Sadly, I don’t think one TripAdvisor review will do much to right the trend of declining tourism in Turkey, but I will say this: Yes, Turkey has its issues – no doubt about it. But it’s a fascinating country full of beautiful scenery, unreal ancient history, and kind people. It’s remarkably affordable, and it’s well worth the time to visit.

I couldn’t agree more with this assessment from American travel writer Rick Steves:

“In light of Tuesday’s terrorist attack…, I would not fault someone for thinking now is not the time to vacation in Turkey. But personally, I would travel to Turkey tomorrow with no more concern than if I were traveling in the USA.

Should I react by not traveling there and, in doing so, contribute to Turkey’s economic hardship? Is traveling there after the recent bombing reckless from a personal safety point of view? Should I embolden the terrorists by reacting the way they want me to? How you answer depends on your perspective. But I choose to answer with a hearty ‘no.'”

10 Comments

  1. fierymillennials

    July 2, 2016 at 6:46 am

    Wow I’m so glad you guys are ok! Scary stuff!!

    • Thanks, Gwen. We were aware of the risks going in, which I think has made the whole thing less stressful than it could have been, but we’re still grateful to have avoided it.

  2. Great post. It looks like a beautiful country and sounds like you met some incredible people! It’s such a shame that just a few people can cause so much havoc. And I’m so glad you guys are OK. Thank you for sharing your trip!

    • I would go back in a heartbeat; we had a really great time there. It is awful what a few motivated people can do to a country of 80 million. Thanks for commenting!

  3. I’m so, so glad that you guys had gotten away from the airport when the attack happened. It’s so sad. 🙁 And to your point about contrasts, I think we are living in this time of contrasts. The terrorist attacks are horrific and rightly grab attention, but virtually everywhere in the world, violence is the lowest it’s ever been. Violent crime rates in virtually every county in the U.S. are at historic lows. So we have this feeling that all this bad stuff is happening, but in the scheme of things, most of us have never been safer. It makes me sad to think about all the people in the U.S. who are afraid to walk down the street, or people around the world who are afraid to travel — but if you watch the news, that’s the impression that you get, that we’re unsafe everywhere now.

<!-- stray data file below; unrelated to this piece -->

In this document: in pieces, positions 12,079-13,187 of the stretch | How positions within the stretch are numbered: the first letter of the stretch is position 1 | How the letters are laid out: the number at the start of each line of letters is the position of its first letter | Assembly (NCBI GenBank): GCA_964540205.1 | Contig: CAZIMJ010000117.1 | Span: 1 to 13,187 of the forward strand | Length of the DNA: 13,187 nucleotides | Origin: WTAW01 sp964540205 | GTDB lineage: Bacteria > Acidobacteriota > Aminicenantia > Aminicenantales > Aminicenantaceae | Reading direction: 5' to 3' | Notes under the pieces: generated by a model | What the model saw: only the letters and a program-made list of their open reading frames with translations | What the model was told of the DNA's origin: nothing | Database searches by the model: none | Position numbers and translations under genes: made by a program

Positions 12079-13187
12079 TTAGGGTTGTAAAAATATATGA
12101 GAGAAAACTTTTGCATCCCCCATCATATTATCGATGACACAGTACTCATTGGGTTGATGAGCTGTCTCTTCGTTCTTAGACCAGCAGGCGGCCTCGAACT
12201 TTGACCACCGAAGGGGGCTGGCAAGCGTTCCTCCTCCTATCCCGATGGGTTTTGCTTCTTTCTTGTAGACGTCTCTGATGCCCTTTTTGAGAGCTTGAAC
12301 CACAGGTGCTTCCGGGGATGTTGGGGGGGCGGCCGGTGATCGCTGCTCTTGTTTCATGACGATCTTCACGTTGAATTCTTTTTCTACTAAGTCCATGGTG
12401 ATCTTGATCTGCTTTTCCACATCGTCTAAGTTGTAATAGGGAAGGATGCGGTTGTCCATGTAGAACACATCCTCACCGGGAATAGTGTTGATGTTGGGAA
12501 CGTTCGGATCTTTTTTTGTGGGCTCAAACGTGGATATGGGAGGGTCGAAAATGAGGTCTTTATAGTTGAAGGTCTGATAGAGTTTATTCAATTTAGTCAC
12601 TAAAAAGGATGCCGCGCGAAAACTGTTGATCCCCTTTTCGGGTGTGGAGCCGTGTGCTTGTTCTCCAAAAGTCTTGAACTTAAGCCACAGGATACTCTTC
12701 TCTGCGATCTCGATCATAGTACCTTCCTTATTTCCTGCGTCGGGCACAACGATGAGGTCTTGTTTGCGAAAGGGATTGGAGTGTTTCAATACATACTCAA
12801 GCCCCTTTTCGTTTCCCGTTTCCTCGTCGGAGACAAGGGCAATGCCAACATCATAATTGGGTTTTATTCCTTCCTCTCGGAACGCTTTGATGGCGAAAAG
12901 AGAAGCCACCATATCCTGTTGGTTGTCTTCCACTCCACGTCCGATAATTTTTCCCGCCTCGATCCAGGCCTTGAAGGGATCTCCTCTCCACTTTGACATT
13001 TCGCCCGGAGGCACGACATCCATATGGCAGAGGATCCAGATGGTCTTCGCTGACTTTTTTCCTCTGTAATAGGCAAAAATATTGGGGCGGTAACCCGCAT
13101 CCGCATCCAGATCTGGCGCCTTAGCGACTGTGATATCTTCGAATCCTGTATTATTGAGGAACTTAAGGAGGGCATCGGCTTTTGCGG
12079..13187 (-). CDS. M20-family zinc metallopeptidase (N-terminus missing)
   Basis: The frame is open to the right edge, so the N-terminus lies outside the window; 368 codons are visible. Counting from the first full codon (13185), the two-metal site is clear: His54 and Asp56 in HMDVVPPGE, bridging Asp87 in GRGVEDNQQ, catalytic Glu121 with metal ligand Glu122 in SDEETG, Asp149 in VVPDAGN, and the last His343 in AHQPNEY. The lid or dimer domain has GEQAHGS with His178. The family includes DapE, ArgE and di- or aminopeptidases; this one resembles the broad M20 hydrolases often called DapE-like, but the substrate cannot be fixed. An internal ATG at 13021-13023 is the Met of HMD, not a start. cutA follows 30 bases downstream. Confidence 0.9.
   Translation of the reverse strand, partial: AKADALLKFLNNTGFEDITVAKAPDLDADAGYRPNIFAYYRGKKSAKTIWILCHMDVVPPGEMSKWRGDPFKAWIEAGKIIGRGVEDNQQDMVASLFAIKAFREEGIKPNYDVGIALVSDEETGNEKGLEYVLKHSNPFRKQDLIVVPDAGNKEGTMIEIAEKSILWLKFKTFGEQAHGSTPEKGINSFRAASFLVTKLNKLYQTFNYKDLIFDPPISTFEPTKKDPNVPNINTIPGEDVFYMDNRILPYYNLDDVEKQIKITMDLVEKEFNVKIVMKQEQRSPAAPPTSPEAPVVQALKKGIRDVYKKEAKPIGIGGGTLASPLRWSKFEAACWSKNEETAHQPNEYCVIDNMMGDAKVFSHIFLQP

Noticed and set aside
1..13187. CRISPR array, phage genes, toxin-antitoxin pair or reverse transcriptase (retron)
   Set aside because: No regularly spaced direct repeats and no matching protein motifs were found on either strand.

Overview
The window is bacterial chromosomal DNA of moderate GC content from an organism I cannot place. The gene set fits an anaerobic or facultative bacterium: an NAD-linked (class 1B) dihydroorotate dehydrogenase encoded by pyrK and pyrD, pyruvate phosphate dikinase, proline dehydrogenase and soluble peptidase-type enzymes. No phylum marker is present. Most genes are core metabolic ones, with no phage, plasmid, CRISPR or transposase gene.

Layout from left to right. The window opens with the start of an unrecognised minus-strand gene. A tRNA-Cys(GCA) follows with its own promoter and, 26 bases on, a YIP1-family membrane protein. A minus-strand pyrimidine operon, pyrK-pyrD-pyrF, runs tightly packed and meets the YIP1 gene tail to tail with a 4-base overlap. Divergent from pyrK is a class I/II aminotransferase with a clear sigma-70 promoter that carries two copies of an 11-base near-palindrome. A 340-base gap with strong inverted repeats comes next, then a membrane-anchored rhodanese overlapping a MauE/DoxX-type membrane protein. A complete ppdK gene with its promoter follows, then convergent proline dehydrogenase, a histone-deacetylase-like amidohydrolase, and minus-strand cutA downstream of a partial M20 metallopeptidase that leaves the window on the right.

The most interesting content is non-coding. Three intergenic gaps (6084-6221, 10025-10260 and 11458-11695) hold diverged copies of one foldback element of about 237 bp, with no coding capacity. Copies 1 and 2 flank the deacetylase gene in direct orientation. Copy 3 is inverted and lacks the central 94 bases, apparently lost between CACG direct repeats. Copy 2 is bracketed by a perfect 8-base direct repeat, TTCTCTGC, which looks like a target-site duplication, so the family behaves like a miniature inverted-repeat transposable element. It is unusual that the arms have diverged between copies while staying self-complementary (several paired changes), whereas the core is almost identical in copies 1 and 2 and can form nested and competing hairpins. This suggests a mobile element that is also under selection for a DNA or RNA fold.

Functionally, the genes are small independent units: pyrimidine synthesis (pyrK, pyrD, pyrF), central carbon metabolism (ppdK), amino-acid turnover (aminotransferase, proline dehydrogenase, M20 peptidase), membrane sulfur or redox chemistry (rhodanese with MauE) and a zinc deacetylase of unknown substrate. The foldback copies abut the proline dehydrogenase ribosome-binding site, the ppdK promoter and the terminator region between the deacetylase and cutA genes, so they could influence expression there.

• Thanks, ONL. You make a great point about the contrast between what’s portrayed in the media (and the news we remember most) versus what’s actually happening. Confirmation bias is dangerously strong, especially in this digital world where we can filter the news we consume for exactly our own perspective. I was struck by the difference between what was portrayed in the media after the attack (Everyone in Turkey is scared for their lives! The streets are empty! Everything is on high alert!) versus what we saw that evening and the next morning: people peacefully going about their daily lives — aware of the awful event, but still out at cafes, walking the streets, taking public transportation, and living their lives as usual. At the airport the next morning (Sabiha Gökçen, on the other side of the city), it was business as usual. You would never have known something had happened the prior evening.

  4. Glad to see you are OK! Thanks for sharing your experiences in troubling times. Where are you heading to next?

    • Thanks, Claudia! We’re in Hungary right now, then headed to Croatia and Slovenia next before working our way farther down the Balkans. We’ll be back in Istanbul briefly in September for our return flight home.

  5. Just catching up. I thought of you guys immediately and am so happy to hear that you are safe! Your pictures are amazing and I’m glad you really got a sense of the tragedy there. The people are suffering because of the actions of the few. It’s the same story played out again and again and it just gets more and more sad. Thank you for sharing your experience.

    • Thanks for reading, Maggie! We’re so thankful to have visited and we’d do it again in a second, in spite of the tragedy.